• Human resource costs - the costs of any staff performing data entry, the costs of training these staff, the costs of any specialist staff needed for programming etc.
  • time costs- the entry of data, especially using keyboard, takes time. This can slow down the whole process from collecting the data to the production of the final information.
  • hardware costs- sometimes by spending money on automatic methods of data entry using barcoding, optical mark reading, magnetic ink character recognition, speech recognition etc. the human resource costs can be lowered.
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The costs associated with processing and maintenan

once data has been collected and then put on to the ICT system, the next stage is to process it. There are also a number of maintenance activities that will need to be performed such as :

  • keeping data in the database or other system up-to-date
  • taking backup copies of data for security purposes
  • small changes to the structure of the program or database so that the relevant processing can occur.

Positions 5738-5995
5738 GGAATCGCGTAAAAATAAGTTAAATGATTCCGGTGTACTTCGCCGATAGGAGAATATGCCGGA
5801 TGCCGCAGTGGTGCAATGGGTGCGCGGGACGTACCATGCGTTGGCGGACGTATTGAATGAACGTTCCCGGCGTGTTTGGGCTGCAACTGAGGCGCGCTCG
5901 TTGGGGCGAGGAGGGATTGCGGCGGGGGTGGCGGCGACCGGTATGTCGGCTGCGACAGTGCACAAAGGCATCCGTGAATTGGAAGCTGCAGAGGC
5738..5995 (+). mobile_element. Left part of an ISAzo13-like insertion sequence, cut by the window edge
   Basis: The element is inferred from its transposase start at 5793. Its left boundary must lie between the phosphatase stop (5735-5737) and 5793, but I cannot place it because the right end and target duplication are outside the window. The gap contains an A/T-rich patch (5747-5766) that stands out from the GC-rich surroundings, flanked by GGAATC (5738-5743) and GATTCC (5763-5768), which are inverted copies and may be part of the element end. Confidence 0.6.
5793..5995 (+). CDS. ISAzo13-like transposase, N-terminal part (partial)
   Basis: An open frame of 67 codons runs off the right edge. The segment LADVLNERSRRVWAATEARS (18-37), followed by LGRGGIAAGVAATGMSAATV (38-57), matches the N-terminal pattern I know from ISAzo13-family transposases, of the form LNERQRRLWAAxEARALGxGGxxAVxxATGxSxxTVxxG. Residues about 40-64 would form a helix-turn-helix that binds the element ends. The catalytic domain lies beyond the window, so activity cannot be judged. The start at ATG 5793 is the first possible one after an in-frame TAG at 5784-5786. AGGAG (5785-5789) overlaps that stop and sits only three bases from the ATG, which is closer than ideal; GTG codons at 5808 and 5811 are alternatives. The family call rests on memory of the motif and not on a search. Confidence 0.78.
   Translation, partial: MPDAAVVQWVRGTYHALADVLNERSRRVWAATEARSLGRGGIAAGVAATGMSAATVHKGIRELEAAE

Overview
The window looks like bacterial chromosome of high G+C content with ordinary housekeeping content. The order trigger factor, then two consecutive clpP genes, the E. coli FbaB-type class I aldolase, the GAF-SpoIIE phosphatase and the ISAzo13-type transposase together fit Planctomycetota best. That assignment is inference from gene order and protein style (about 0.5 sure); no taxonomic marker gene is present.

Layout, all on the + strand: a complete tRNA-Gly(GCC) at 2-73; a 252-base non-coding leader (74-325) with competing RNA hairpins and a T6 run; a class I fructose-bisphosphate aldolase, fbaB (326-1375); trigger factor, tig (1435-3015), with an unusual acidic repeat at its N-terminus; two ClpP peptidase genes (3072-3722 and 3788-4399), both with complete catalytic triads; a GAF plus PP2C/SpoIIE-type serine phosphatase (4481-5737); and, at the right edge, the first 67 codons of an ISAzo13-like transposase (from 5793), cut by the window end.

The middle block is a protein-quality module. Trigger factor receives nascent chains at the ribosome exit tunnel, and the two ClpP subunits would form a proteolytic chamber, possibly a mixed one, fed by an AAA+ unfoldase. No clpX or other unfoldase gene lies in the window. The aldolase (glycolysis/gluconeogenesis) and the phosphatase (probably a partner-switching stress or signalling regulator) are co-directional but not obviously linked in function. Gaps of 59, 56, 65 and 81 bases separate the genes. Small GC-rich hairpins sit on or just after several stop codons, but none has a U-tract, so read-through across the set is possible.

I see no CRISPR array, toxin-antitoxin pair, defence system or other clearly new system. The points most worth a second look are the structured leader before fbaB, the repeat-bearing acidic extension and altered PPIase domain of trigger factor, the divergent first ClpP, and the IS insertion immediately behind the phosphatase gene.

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The costs associated with processing and maintenan

there are costs associated with the processing and maintenance of data and these costs arise in a number of ways:

Financial costs:

  • data may need to be transferred from one place to another using expensive communication lines.
  • outside firms may be used to ensure that the data is backed up offsite

Human resource costs:

  • specialist staff will need to be given the instructions to the database to process the data by extracting specific details.

Time costs:

  • the backing up of large amounts of data is necessary but time consuming.